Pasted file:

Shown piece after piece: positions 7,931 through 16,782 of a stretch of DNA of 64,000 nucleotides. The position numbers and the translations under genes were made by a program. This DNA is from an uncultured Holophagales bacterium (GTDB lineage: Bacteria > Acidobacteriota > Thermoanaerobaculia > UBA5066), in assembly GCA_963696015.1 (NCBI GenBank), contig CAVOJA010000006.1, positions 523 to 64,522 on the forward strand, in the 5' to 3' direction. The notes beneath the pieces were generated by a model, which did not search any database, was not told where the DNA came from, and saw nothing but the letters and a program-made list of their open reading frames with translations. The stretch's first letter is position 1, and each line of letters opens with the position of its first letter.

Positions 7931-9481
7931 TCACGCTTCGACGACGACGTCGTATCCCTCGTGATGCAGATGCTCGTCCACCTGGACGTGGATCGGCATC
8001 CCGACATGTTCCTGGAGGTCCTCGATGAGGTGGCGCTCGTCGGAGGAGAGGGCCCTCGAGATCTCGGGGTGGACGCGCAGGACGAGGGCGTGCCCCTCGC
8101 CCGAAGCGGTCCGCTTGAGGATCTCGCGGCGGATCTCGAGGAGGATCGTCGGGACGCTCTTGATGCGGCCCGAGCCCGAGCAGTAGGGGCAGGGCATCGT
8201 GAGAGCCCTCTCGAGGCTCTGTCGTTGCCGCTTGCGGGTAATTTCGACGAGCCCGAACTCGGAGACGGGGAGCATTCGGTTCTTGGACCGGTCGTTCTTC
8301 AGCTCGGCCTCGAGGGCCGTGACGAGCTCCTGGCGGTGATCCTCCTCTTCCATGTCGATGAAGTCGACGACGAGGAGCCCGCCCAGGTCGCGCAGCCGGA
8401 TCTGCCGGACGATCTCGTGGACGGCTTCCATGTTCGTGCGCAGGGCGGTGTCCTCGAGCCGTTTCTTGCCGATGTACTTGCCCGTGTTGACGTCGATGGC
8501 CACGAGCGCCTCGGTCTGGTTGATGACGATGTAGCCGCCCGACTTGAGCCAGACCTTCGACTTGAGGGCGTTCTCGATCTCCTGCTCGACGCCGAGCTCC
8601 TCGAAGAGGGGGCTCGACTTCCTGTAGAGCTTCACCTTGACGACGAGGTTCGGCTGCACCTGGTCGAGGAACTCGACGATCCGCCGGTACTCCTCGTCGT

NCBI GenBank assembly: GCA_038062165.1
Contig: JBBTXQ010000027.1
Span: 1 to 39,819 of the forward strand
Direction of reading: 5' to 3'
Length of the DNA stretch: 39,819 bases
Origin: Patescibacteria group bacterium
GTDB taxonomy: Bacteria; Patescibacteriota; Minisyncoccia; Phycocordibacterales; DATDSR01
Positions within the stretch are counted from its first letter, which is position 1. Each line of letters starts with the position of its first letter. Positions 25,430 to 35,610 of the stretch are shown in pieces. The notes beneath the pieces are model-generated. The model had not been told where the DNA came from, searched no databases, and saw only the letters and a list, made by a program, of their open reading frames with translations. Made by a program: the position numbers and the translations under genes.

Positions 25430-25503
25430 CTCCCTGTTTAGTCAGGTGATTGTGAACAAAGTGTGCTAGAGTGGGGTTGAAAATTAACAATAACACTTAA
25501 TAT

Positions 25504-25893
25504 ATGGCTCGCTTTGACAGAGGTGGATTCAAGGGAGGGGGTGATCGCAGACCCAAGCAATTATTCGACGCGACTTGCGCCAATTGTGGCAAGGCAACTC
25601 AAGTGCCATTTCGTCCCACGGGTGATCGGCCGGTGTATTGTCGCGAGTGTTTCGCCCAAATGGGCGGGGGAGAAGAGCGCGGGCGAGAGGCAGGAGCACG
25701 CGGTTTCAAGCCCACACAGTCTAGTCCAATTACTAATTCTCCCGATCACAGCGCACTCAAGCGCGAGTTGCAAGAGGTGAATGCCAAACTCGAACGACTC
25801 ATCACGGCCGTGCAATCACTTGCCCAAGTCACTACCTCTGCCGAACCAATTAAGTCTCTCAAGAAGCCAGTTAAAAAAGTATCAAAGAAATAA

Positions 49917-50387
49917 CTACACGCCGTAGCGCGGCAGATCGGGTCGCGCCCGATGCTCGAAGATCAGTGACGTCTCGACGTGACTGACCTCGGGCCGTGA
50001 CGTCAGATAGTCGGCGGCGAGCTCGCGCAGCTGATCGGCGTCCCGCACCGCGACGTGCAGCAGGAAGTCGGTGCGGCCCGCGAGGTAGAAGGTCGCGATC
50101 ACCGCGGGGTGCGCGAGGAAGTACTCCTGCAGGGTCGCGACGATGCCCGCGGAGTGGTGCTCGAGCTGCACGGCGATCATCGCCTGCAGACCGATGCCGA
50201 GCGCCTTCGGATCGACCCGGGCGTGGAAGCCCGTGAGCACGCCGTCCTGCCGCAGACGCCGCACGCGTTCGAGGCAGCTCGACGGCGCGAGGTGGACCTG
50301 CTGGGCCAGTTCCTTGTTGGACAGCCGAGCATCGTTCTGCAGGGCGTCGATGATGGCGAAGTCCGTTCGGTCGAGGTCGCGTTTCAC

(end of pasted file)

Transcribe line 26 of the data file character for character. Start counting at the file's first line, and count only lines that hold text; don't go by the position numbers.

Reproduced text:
25801 ATCACGGCCGTGCAATCACTTGCCCAAGTCACTACCTCTGCCGAACCAATTAAGTCTCTCAAGAAGCCAGTTAAAAAAGTATCAAAGAAATAA